University of California Press, 7 feb. 1990 - 201 páginas
As a young man, the historian Polybius was an active politician in the Achaean Confederacy of the second century B.C., and later, during his detention at Rome, became a close friend of some leading Roman families. His History is our most important source for the momentous half-century during which the Romans weathered the war with Hannibal and became masters of the Mediterranean world. F. W. Walbank describes the historical traditions within which Polybius wrote as well as his concept of history.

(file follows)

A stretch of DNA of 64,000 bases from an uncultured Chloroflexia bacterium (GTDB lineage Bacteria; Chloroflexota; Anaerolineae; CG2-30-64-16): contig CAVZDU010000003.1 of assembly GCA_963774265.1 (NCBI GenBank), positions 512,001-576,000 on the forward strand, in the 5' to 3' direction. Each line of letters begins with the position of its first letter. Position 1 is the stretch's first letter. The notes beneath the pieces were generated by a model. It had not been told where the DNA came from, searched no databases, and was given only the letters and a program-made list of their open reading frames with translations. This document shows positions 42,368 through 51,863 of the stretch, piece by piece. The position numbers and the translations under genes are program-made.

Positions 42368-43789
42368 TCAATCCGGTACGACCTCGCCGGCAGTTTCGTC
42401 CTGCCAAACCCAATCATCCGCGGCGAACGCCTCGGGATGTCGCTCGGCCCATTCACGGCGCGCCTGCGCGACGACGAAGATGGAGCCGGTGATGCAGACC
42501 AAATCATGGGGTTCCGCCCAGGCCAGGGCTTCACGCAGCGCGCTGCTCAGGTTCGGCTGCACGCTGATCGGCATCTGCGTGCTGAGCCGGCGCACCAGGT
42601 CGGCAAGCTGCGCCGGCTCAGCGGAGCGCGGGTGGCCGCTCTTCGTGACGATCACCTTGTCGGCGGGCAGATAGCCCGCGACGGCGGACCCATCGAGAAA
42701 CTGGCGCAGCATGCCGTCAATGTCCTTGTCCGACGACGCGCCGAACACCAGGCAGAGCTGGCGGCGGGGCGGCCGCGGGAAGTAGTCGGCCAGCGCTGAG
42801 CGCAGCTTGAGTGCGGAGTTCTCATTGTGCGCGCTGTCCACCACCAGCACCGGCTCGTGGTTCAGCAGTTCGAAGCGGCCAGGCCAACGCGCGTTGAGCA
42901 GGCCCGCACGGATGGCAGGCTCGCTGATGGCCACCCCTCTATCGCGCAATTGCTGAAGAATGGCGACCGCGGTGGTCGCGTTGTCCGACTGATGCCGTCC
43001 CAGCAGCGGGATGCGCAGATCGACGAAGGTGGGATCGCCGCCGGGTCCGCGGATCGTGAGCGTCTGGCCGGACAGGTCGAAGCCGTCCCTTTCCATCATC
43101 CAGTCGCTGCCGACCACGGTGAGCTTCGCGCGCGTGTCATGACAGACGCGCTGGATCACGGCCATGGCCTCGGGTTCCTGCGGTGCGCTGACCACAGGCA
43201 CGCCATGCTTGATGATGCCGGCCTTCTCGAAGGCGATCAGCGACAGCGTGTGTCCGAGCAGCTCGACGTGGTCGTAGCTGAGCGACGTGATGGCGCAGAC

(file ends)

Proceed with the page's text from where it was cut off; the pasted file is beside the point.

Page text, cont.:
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Achaean already appears argued Carthage causes chapter character claim clear clearly closely Commentary concerned contained course covered criticism deal decision derived described detailed discussion earlier early especially evidence example explain fact Fortune further Gelzer geographical gives Greece Greek hand historian imply important included indicate interest Italy kind later Livy Macedonian means mentioned method mixed constitution moral narrative nature Olympiad original passage Pedech perhaps period Philip political Polybe Polybius practice probably problem publication Punic question quoted readers reason reference regarded relation remarks Roman Rome rule Scipio seems Senate sources speeches success suggests taken theory third Thucydides Timaeus tion took tradition universal various Walbank whole writing written xxxi xxxiv